View Single Post
Old 2017-10-02, 13:43   #7
Dr Sardonicus
Dr Sardonicus's Avatar
Feb 2017

132·23 Posts

Determining the least prime in an arithmetic progression is already known to be a very hard problem. The classic result is due to Kulik. In a sense it is satisfying (given the difficulty of the problem), but it is far from what is suspected.

What might be more interesting here, is, for a given n, noting the class number h = h(n) for the field of n-th roots of unity, and the number k of primes congruent to 1 (mod n) you have to go through until you find one that is the norm of principal ideal. My guess is, k will not be terribly larger than h, but it could be much smaller.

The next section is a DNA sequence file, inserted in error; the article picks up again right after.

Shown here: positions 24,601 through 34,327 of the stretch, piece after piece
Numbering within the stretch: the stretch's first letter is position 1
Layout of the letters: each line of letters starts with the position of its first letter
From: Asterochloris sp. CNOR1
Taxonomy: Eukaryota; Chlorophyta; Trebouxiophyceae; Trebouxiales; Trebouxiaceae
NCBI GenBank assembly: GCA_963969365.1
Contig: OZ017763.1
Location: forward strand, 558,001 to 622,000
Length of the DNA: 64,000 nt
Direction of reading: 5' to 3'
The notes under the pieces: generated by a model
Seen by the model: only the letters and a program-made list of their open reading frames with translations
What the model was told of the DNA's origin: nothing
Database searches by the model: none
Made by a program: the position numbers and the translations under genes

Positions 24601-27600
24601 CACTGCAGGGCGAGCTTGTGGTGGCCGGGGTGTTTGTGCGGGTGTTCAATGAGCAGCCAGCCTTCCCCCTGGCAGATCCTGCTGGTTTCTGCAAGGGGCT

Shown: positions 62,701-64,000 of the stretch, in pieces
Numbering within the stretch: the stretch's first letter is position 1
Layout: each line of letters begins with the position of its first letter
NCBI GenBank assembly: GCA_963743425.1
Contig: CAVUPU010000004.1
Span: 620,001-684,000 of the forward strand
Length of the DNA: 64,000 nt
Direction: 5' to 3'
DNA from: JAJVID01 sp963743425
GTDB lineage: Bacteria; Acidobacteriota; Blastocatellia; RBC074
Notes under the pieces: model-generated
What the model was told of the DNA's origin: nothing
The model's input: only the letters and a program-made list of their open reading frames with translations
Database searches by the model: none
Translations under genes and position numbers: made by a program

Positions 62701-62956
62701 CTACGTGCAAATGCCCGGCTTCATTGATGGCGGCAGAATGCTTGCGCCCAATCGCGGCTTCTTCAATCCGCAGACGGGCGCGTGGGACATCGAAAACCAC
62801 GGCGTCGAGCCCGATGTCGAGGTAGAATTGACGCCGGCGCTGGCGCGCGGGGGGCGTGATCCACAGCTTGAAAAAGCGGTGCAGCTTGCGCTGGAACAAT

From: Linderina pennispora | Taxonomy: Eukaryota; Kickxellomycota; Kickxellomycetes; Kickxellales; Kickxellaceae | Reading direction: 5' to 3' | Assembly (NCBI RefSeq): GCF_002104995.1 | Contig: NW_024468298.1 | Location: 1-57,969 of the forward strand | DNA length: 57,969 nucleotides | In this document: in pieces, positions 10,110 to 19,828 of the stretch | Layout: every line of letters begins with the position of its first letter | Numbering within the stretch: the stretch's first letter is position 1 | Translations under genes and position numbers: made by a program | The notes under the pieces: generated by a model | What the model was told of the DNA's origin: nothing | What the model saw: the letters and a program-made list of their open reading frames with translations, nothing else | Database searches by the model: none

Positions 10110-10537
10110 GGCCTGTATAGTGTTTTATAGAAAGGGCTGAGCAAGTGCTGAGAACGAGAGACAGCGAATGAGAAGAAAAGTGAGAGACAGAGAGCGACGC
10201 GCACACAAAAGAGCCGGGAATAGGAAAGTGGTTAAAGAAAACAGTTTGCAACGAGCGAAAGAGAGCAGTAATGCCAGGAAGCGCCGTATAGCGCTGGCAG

BTW, if n is a prime power qf, then 1 - \zeta_{n} is a principal generator of the (unique) prime ideal of norm q.

Last fiddled with by Dr Sardonicus on 2017-10-02 at 14:17
Dr Sardonicus is offline   Reply With Quote